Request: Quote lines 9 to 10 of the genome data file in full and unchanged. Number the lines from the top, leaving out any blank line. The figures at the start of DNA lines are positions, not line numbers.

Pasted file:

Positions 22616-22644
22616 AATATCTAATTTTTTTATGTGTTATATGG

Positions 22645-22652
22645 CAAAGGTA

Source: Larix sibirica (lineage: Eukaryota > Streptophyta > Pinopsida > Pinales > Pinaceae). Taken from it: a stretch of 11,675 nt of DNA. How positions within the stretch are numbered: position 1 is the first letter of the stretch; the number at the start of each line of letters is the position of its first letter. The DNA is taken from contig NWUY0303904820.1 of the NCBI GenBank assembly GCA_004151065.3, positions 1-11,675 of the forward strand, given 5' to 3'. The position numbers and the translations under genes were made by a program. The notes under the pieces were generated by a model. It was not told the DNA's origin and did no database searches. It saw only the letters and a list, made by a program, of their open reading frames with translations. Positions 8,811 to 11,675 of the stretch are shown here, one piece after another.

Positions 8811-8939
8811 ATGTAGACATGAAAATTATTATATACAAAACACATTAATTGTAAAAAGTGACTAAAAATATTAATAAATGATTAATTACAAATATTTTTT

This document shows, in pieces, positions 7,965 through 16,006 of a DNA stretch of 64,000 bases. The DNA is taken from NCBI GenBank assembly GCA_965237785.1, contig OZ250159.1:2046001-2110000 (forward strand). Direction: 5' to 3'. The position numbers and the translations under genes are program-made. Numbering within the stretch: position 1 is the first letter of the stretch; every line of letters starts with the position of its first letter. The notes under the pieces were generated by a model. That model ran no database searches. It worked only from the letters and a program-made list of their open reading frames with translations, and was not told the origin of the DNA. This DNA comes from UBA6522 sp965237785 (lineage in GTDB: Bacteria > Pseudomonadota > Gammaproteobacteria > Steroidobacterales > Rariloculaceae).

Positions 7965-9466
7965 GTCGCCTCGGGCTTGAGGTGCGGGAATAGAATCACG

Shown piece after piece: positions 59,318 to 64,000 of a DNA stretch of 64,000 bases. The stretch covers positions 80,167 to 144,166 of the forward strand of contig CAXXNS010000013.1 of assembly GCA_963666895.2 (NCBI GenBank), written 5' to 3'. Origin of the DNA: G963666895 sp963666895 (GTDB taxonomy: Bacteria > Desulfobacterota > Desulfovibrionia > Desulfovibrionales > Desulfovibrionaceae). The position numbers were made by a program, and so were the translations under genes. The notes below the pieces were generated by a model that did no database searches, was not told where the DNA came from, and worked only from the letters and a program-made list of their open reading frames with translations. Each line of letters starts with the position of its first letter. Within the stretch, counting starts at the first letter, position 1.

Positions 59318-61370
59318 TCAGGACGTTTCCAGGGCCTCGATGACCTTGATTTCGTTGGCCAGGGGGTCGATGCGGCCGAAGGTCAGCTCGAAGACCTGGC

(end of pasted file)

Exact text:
Positions 7965-9466
7965 GTCGCCTCGGGCTTGAGGTGCGGGAATAGAATCACG